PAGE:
“Mayor of 57th Street” Jimmy Neary closed up his restaurant early on October 1st, went home, and died peacefully in his sleep. He was 91.
Jimmy was born in Tubbercurry, County Sligo and came to New York at age 24. His first job was as a porter at the New York Athletic Club, where he would become the only former employee to be elected a member. He also took a second job as a bartender at the old P.J. Moriarty’s on Third Avenue, saved his money, and in due course opened his own restaurant near Sutton Place.
Thanks to my oldest brother, though underaged, I was fortunate to be at Neary’s on Opening Night on St. Patrick’s Day in 1967 and received a warm welcome then and every time I dropped by, including Michelle’s and my visit just a week before he died.
Jimmy’s routine never changed. He rose early seven days a week, attended Mass, went to work and welcomed everyone who came through his doors with a radiant smile. “I love this life,” he often said, and he was loved in return. The crowd outside his wake at Campbell’s spilled out onto Madison Avenue, the NYPD closed Fifth Avenue for his funeral, and the Cathedral was packed with family, friends, customers, and staff, including Kathy Lee Gifford, Commissioner Ray Kelly, and “Mayor Mike” Bloomberg. Referring to his dozen or so co-Celebrants on the altar, Cardinal Dolan remarked, “I haven’t seen this many priests in one place since the last time I ate dinner at Neary’s.”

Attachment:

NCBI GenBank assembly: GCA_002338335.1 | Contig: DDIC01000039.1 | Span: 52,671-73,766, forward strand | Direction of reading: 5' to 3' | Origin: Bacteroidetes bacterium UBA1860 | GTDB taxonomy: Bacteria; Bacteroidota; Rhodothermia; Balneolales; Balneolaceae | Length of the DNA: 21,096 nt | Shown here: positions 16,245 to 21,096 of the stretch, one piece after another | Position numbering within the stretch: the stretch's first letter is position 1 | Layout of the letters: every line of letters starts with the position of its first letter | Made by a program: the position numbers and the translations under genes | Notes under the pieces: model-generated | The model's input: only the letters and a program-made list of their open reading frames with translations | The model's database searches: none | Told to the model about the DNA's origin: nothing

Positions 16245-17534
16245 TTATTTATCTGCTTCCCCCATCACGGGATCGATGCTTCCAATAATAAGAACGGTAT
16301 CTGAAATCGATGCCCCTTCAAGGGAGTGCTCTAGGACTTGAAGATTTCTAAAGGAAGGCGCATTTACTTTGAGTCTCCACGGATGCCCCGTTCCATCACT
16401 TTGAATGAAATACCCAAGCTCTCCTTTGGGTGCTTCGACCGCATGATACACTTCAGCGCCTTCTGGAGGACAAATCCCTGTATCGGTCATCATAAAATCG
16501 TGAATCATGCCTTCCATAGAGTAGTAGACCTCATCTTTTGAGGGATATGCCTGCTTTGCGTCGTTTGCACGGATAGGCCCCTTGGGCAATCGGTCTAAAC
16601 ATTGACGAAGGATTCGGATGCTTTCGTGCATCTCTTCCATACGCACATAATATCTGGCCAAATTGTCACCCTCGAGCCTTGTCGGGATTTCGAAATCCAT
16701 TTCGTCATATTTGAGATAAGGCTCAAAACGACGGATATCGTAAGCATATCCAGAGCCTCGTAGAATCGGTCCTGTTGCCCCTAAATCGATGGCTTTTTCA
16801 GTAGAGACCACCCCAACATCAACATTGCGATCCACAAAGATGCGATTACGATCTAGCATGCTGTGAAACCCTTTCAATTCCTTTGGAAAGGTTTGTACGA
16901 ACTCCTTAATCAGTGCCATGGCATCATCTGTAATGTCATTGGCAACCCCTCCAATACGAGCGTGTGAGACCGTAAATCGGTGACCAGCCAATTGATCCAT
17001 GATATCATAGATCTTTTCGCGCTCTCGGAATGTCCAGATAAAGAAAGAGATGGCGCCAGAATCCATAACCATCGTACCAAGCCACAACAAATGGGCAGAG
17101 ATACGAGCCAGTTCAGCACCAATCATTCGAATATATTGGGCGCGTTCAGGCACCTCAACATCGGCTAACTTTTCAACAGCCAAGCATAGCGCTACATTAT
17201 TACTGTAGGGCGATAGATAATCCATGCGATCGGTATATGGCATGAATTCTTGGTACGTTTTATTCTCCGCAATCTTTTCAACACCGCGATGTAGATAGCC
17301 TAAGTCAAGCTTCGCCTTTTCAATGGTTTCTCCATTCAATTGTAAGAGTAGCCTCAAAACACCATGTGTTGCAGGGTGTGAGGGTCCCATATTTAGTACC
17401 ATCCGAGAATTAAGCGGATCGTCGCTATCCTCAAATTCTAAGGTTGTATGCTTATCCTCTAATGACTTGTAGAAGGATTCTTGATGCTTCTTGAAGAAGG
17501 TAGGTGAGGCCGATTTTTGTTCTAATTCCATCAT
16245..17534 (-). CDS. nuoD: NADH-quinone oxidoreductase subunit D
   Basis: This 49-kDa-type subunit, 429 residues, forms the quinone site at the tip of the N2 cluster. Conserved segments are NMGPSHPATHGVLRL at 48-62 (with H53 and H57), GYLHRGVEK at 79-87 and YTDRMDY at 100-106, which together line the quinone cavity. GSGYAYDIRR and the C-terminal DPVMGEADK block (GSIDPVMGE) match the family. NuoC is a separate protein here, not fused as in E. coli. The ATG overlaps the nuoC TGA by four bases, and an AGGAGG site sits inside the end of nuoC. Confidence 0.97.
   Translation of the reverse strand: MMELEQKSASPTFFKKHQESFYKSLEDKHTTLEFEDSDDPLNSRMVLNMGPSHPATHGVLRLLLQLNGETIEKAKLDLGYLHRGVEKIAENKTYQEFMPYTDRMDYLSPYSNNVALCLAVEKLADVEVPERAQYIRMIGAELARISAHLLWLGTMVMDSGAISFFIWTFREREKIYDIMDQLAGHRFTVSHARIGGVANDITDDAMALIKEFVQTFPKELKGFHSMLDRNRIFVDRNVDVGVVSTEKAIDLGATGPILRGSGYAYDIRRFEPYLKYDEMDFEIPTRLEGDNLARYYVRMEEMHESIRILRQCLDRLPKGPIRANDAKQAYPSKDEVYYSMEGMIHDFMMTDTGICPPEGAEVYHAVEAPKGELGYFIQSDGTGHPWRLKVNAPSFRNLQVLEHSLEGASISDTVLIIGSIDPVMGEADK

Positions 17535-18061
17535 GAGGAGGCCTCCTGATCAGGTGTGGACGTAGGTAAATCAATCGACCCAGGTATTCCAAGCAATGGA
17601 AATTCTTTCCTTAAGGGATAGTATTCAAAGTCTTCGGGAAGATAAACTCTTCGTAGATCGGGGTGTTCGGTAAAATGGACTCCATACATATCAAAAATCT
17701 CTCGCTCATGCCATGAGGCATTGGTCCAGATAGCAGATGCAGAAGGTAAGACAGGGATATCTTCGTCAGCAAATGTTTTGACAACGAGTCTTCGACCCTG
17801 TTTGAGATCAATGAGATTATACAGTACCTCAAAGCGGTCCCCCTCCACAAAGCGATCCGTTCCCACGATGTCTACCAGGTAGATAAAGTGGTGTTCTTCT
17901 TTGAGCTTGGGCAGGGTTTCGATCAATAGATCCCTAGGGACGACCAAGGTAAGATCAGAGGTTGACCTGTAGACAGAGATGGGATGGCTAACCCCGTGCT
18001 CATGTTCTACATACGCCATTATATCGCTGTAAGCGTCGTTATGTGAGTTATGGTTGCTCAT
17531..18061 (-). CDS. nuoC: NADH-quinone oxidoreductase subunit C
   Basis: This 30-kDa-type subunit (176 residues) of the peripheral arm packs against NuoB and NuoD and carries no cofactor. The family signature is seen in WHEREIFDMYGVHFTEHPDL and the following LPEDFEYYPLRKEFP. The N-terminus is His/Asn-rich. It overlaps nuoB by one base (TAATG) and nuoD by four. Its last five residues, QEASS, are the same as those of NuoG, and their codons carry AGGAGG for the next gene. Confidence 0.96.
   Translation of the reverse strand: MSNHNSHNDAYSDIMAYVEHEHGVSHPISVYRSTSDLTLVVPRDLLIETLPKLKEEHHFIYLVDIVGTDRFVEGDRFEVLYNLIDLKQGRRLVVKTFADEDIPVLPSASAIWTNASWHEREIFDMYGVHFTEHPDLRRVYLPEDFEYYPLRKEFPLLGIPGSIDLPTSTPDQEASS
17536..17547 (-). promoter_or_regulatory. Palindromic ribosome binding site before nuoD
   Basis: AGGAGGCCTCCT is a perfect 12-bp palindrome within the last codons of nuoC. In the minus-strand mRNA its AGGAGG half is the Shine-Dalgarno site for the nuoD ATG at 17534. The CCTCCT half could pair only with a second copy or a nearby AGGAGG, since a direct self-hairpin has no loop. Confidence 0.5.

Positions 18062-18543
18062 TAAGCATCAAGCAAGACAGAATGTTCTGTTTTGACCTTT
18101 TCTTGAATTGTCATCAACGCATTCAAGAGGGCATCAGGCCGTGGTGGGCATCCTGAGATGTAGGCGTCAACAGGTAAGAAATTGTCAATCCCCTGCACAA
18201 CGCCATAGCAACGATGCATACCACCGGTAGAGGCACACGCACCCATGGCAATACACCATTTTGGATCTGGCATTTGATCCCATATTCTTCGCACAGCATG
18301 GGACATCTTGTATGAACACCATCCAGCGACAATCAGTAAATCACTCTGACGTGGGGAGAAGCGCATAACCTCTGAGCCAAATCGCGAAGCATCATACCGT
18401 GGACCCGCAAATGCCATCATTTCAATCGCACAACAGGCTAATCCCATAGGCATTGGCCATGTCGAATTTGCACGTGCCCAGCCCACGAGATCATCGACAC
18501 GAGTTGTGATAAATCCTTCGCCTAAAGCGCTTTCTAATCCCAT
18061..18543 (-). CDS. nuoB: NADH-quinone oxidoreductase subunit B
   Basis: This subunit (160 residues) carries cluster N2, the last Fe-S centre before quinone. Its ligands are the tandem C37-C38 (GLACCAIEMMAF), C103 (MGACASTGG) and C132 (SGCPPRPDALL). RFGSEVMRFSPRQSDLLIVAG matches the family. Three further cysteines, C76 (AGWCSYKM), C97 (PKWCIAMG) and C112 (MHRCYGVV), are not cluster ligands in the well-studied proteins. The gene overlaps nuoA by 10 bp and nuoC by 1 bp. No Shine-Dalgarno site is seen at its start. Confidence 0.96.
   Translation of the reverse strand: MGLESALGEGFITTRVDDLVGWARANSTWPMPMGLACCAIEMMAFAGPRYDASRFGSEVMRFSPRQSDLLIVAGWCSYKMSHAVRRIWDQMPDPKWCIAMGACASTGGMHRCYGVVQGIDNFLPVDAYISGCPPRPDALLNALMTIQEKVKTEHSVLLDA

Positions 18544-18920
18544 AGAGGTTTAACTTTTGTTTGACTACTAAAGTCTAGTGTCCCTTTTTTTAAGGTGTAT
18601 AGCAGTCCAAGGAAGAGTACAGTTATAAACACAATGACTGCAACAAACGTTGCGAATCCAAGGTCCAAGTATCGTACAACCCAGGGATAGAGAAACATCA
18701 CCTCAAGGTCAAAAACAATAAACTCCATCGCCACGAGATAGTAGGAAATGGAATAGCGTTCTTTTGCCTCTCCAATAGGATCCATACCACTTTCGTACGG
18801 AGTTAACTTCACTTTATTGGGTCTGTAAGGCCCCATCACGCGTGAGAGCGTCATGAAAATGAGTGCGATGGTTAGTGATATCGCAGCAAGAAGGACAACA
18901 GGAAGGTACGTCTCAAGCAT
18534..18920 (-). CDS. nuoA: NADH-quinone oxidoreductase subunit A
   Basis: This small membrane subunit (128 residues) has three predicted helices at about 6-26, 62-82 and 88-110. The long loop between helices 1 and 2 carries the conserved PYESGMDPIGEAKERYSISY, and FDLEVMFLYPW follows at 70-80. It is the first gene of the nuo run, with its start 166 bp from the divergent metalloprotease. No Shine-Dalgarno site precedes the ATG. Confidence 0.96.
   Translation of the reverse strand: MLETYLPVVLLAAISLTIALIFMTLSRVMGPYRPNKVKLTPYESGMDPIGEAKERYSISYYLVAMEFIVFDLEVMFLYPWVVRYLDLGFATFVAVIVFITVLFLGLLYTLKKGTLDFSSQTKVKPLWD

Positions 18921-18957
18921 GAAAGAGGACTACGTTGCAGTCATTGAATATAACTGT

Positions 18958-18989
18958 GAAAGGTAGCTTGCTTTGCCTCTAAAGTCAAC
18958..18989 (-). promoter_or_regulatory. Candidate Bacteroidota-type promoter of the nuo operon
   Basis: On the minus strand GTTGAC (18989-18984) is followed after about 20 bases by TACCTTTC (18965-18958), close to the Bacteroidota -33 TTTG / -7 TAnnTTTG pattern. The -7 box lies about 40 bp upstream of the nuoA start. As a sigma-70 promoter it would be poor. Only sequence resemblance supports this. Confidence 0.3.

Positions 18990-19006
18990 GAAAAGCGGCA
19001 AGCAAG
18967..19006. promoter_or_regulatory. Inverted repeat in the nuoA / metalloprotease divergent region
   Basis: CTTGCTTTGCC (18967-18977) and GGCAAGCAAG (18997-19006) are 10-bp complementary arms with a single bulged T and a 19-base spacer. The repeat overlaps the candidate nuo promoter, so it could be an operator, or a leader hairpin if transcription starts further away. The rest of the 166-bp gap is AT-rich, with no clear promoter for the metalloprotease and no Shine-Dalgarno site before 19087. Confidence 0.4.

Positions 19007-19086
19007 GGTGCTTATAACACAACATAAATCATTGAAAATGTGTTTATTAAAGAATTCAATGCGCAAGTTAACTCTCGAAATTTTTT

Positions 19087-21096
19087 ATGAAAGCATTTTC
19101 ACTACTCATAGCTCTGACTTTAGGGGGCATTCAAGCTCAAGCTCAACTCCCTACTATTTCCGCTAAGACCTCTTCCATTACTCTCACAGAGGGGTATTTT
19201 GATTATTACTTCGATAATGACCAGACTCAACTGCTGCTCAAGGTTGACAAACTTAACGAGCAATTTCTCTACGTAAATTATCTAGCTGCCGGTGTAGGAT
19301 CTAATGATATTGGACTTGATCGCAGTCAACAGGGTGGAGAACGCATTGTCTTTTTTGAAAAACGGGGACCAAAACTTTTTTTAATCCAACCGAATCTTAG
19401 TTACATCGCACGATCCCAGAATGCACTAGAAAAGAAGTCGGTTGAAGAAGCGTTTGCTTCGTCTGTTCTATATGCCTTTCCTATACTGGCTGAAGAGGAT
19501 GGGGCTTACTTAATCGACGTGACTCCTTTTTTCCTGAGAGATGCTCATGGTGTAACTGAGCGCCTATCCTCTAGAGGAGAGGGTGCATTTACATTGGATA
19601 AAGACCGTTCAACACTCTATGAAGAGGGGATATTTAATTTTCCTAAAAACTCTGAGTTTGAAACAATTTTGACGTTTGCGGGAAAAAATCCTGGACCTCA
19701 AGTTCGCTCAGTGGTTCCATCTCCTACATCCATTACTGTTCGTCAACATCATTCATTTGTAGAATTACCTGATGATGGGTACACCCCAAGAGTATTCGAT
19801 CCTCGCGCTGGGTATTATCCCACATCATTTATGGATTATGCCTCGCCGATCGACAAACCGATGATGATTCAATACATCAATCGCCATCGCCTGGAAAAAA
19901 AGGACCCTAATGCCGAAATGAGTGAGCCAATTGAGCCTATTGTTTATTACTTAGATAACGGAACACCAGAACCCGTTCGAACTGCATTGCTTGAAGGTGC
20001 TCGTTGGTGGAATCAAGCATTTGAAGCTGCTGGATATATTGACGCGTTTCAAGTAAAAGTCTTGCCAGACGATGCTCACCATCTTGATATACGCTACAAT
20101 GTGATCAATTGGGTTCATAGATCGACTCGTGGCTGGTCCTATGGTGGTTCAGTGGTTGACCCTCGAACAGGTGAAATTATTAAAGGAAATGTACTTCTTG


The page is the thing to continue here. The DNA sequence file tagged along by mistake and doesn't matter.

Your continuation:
In his eulogy Mayor Bloomberg said, “There’s an old Gaelic word for the kind of man Jimmy was—mensch.”
Before departing St. Patrick’s after the Mass, the congregation sang, “God Bless America,” and after the burial there was a grand cèilidh at the Pierre Hotel. The restaurant will go on under the loving care of Jimmy’s beautiful daughter Una, and Neary’s will remain a home away from home for everyone who comes through its welcoming doors.